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Alexander Yevgenyevich Baburin vs Jan van de Mortel
"What Fool De Mortel Be" (game of the day Mar-08-2008)
Cappelle la Grande (1993), Cappelle la Grande FRA, rd 1
King's Indian Defense: Fianchetto Variation. Kavalek Defense (E62)  ·  1-0
ANALYSIS [x]

FEN COPIED

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Kibitzer's Corner
Mar-08-08  smarterthanbobby: wild... very capablanca like, this
guy is seeing 20 moves ahead, wild...
Mar-08-08  RandomVisitor: 29.Rg8! .

25...hxg5 26.Nxc6 Qxc5 perhaps =.

25.Nxc6 or Na6 are worth investigating.

23...Kf6 is playable.

28...Qe7 29.Rg7+ Qxg7 30.Bxg7 Kxg7 might salvage a draw.

Mar-08-08  jovack: interesting game... there are a few mistakes i think black made that really made white's wild play work out, but solid game on white's behalf for seeing that through
Mar-08-08  D.Observer: What's behind 34. Rf6+?
Mar-08-08  der623: If 34. Qf6, Ng4+ forks the King and Queen, and White will end up with three minor pieces and three pawns for a rook. White would have more than enough material to win even if he had only two minor pieces.
Mar-08-08
Premium Chessgames Member
  WannaBe: <THAT> is a bad pun! Caissar!!
Mar-08-08  Ruy Lopez: <D.Observer: What's behind 34. Rf6+?> what der said. Also, if the king moves put of the way, queen goes bye-bye. So the best line is to take the rook, and pray for a miracle. The funny thing is that it is not like the loser is some sort of amateur who only has one game in the database, but this guy has a rating of ~2400.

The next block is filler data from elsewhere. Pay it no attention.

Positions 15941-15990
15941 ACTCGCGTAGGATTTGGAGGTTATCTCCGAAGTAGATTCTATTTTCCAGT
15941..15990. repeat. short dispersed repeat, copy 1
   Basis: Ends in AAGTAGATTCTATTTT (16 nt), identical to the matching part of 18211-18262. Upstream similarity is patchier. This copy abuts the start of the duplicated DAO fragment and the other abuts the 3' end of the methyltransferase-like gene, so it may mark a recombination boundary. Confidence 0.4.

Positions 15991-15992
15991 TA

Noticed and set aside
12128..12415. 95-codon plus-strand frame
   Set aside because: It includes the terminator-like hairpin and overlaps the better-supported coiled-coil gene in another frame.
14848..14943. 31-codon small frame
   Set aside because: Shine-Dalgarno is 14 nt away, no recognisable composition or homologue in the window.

Mar-08-08  Ruy Lopez: What is the reason behind 7...... Qa5, and also the subsequent Qa6? It's hard to think at 6:00 in the morning.
Mar-08-08  RandomVisitor: 23...Qxc5 24.Nd5 h6 25.Nc7 hxg5 26.Nxa8 fxe4 27.Re3 with complications might hold for black.

25.Nxc6 Qe1+ 26.Bf1 hxg5 27.Bc3 Qc1 28.Rd8+ Kf7 29.Ne5+ Ke7 30.Bd2 Qxf1+ 31.Kxf1 Kxd8 and although down the exchange white will take some kingside pawns and an advantage into the endgame.

Mar-08-08
Premium Chessgames Member
  gawain: 34 Nf7+ would have wrapped it up even more effectively with a nice touch. Not to say that Baburin's 34 Rf6+ was inconclusive!

After 34 Nf7+ Kg6 (not ...Kh7 35 Ng5+ forking the K and Q) 35 h5+ Kxg5 36 Bh3+! Ke4 or Kg6 (the point, B's king cannot stay next to the Q) Bxe6 and has three pieces against a rook plus three extra pawns


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Mar-08-08
Premium Chessgames Member
  whiteshark: <21.Bf1> or <21.exf5> or <21.Nb5> should be considered, too.
Mar-08-08  TheBB: <WannaBe> Come on, I liked it. :)
Mar-08-08
Premium Chessgames Member
  Domdaniel: <Ruy> 7...Qa5 is usually followed by 8...Be6, the Kavalek Variation. The idea is to put immediate pressure on White's c4-pawn -- one of the (few) weaknesses of the Fianchetto Variation of the King's Indian is that this pawn can be hard to defend.

In a normal Kavalek, though, the Qa5 targets the Knight on c3, so solidifying with b3 isn't an option. White must play the awkward Qd3 or the temporary pawn sac d5.

Black's innovation here (I don't know if it's an actual novelty, but it doesn't look very good) is dubious -- ...Qa6 moves the queen twice, leaving black undeveloped, and crucially it allows the solid b3. Then, with ...d5, black transposes into a type of Gruenfeld -- where Baburin is also a specialist on the white side, with, for example, two brilliant wins against Nunn.